Ahead of his presentation on Day 1 of Automotive Interiors Expo Europe (December 5, 6 & 7) in Stuttgart, Germany, Steve Crijns, senior design manager at McLaren Automotive, reveals more about the auto maker’s interior design philosophy.
What will your presentation be about?
I will be speaking on McLaren’s interior design philosophy. McLaren supercars are known for their engaging driving experience. But what makes a car engaging to drive, and how can design help with this? How do we make the driver feel one with the machine? My presentation will also expand on the unique challenges that come with designing a McLaren interior, such as the specific ergonomics requirements for driving at high speed on a track. The talk will then conclude with insight into the future challenges for supercars with regards to electrification and legislation, but also the future opportunities that autonomous driving and augmented reality can offer to make McLarens even more engaging.
Would you say McLaren views interior design as form following function or function following form?
We prefer to say at McLaren that form and function are interwoven rather than form following function.
McLaren says “the cockpit of a McLaren is an incredible place to be. Because every last element of our interior design is developed with one person in mind – the driver”. What is the importance of ergonomics to McLaren’s interior design vision?
Ergonomics are top priority: from ingress and egress to driving position, seats, steering wheel and HMI. For a car that is driven at high speed, ergonomics must be optimized at all levels.
What makes a car engaging to drive and how can design help with this?
As a driver you want to feel at one with the machine. The interior is where the driver can truly experience the car and engage with it. Interior design plays an important role here to maximize the connection between the driver and the car. There will be more of that in my talk.
What makes designing a McLaren interior challenging?
The limited available space is usually quite challenging: McLarens must be compact to be lightweight, agile and aerodynamic.
What specific ergonomics are required for driving at high speed on the track?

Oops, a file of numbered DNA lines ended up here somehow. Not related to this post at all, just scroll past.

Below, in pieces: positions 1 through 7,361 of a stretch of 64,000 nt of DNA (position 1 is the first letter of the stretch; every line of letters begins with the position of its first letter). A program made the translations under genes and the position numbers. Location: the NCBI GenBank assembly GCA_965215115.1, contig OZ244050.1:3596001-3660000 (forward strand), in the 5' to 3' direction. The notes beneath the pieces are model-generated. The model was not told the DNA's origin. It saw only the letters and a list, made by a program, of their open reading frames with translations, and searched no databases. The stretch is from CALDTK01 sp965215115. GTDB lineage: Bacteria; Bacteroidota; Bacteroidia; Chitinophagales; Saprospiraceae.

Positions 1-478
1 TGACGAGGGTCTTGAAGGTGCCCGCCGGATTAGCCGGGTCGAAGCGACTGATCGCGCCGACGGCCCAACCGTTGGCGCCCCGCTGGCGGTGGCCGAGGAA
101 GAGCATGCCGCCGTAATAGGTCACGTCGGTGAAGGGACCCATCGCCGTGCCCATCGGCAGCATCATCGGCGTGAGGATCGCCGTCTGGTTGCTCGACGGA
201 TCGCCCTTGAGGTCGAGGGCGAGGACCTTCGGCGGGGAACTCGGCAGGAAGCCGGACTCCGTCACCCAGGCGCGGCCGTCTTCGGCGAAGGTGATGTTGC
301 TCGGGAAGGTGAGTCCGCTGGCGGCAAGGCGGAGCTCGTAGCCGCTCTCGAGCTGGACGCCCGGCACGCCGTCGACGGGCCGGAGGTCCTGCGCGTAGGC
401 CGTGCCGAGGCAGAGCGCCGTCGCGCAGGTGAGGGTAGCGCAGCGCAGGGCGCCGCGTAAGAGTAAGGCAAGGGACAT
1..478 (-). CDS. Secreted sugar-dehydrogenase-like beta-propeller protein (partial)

At high speed only so much information can be processed. So a reduction of information and inputs is required to make sure the driver is totally focused on the driving with the minimum distraction. The HMI must be effortless.
What challenges have electrification and legislation provided for supercars?
Electrification for supercars is challenging because the excitement from changing the gears and the associated noise from the engine is lost. There will be a need to compensate for this loss with other attributes that make an electric supercar equally as exciting to drive as an ICE powered supercar.
What opportunities do autonomous driving and augmented reality present to make McLarens more engaging?
Lots of opportunities here! There will be more of that in my talk.
McLaren says “How can you break new ground if you never dare to look beyond what’s around you?” What has inspired you that goes beyond the norm?
Exciting innovative show cars always inspire me. And at McLaren, because of the appetite for exciting design and innovation, it is possible to design a car like a show car but not just for show – a car that will go in production.
The McLaren Speedtail is described as a “pure fusion of science and art in automotive form”. What levels of innovation and elegance did you incorporate in its interiors?
We are always looking for innovative ergonomics concepts, innovative lightweight designs and for new technologies and materials that open up personalization opportunities such as digital craftsmanship.
What are you hoping audiences will take away from your presentation?
That McLarens aren’t just about the numbers, about the top speed, acceleration and lap times, but that also a lot of effort goes into the interior design.
Who are you hoping to meet in Stuttgart?
Some exciting new suppliers with clever ideas!
Hear from Steve Crijns in the morning session at the Messe Stuttgart on Day 1 of Automotive Interiors Expo Europe 2023 on Tuesday, December 5, at 12:30pm-12:50pm
Steve joined McLaren in 2014 and was responsible for the interior design of the 720S. He was the lead designer on the McLaren Speedtail. Before joining McLaren he was at Lotus Cars for 20 years, where he was responsible for the minimalist interiors on the Lotus Elise and Opel Speedster. He mixed interior with exterior design and was also responsible for the exterior designs of the Evora, Elise mk2, Exige mk2 and Exige mk3 V6. Steve had a background in product design and ergonomics before gaining a master’s degree in vehicle design at the Royal College of Art in London.